Constellations, Launch, New Space and more…

NASA Cancels Troubled Sunjammer Solar Sail Project

By Doug Messier
Parabolic Arc
October 18, 2014
Filed under , , ,
Sunjammer solar sail

Sunjammer solar sail

Space News reports that NASA has canceled the Sunjammer solar sail mission:

Citing a lack of confidence in its contractor’s ability to deliver, NASA has abandoned plans to fly a solar-sail mission in 2015 after investing four years and more than $21 million on the project.

The Sunjammer mission, including the spacecraft and a deployable 1,200-square-meter solar sail, was being developed by L’Garde Inc. of Tustin, California, under a contract awarded in September 2011. The contract is slated to expire this coming December, and NASA has no plans to continue the work, according to an internal memo circulated at NASA headquarters here the week of Oct. 7.

“NASA is working with L’Garde to de-scope the existing contract to close out the documentation and deliver completed work to the Agency by the end of 2014,” the memo reads….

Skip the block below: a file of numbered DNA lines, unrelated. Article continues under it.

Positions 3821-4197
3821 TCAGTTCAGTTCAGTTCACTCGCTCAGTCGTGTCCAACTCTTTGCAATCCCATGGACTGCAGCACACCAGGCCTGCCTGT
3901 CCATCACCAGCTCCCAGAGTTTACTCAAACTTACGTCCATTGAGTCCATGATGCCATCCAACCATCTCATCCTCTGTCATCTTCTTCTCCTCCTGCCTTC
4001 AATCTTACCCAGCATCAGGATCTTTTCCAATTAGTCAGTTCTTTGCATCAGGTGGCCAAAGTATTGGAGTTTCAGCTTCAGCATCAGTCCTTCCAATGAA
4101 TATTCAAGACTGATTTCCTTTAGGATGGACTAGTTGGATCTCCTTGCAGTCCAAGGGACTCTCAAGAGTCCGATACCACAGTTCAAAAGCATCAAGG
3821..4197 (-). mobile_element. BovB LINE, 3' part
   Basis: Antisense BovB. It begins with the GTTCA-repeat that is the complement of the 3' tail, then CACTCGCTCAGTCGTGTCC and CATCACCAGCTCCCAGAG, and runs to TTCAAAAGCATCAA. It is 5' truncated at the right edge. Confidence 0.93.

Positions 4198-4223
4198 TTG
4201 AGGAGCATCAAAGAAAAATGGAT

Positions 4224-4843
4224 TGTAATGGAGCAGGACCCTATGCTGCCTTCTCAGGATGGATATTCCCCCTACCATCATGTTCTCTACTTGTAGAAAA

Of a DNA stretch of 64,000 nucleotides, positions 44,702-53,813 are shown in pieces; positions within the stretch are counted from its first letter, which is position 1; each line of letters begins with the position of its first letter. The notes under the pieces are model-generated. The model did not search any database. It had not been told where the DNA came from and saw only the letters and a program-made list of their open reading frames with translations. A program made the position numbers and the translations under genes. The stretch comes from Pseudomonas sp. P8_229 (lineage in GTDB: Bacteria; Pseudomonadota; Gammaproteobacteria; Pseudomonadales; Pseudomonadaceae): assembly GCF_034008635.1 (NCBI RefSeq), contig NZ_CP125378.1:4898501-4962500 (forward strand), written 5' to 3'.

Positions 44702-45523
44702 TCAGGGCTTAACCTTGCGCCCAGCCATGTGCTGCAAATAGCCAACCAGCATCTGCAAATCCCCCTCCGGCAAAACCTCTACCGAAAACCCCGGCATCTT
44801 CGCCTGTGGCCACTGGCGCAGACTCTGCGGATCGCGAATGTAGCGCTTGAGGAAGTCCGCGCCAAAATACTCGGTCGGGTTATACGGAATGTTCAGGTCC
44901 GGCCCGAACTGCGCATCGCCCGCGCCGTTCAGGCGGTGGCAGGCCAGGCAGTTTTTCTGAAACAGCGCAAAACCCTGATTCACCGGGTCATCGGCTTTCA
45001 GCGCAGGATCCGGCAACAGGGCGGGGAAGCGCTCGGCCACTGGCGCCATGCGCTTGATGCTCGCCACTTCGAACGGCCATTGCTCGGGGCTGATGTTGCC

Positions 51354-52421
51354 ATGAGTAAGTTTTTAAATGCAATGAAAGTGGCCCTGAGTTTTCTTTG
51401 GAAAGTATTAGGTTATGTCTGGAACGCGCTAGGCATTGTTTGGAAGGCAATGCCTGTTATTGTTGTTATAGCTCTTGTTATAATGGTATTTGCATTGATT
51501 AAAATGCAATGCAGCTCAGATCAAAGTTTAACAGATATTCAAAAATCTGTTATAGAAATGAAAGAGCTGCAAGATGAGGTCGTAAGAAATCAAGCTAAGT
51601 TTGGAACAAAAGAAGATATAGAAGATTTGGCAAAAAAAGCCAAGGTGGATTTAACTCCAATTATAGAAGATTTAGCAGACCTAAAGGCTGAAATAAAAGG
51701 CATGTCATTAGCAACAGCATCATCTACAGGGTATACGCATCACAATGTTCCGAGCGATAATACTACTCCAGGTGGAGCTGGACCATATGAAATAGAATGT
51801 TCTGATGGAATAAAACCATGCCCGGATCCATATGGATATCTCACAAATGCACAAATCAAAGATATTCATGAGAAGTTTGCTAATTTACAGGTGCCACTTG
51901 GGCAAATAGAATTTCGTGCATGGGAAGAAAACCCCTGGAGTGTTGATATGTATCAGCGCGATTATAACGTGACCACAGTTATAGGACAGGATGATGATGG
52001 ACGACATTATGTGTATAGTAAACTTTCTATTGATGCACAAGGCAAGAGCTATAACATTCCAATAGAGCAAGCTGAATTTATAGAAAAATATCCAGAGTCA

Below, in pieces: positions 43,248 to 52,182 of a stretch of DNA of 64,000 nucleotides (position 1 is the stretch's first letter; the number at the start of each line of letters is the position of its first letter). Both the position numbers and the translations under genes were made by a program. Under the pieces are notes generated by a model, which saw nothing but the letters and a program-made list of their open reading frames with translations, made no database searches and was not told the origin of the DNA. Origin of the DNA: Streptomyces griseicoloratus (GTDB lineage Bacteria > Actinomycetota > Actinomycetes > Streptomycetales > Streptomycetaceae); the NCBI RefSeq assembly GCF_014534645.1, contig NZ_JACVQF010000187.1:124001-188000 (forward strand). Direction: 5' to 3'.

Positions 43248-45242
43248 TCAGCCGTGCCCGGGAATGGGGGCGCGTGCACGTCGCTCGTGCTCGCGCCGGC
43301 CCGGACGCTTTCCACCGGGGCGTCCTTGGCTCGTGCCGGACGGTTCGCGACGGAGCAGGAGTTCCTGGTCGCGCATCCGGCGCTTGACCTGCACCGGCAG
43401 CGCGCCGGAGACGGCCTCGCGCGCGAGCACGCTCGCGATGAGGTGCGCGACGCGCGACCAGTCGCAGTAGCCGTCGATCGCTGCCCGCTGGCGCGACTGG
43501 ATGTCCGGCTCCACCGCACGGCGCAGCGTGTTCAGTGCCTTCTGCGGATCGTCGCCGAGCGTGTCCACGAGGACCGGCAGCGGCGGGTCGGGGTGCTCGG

Nathan Barnes, president of L’Garde, said in an Oct. 17 phone interview that the company’s final delivery to NASA will be a design for a spacecraft module and solar sail that in theory could propel a small spacecraft by harnessing the energy of photon strikes. L’Garde will turn over its design in a Critical Design Audit scheduled for Nov. 7, he said.

Read the full story.

2 responses to “NASA Cancels Troubled Sunjammer Solar Sail Project”

  1. therealdmt says:

    Very disappointing. Solar sailing is a zero propellant technology – zero.

    This is a technology we need to test, develop and build flight heritage with so that we can have it in our tool chest. Solar sailing and a possible follow on development, light sailing (power the sail with a laser(s) that “stay home”, in addition to [or in replacement of] light from the sun), hold truly vast potential.

    Hopefully NASA can salvage something from this screwup, continue the project in some form and get something flying in the not-too-distant future.

    • Robert Clark says:

      Yes, I agree. Precursor missions such as this are so important to accomplishing fast missions to the planets both manned and unmanned that NASA should open up competition to complete those parts of this mission the contractor has been unable to demonstrate reliably.

      Bob Clark

Leave a Reply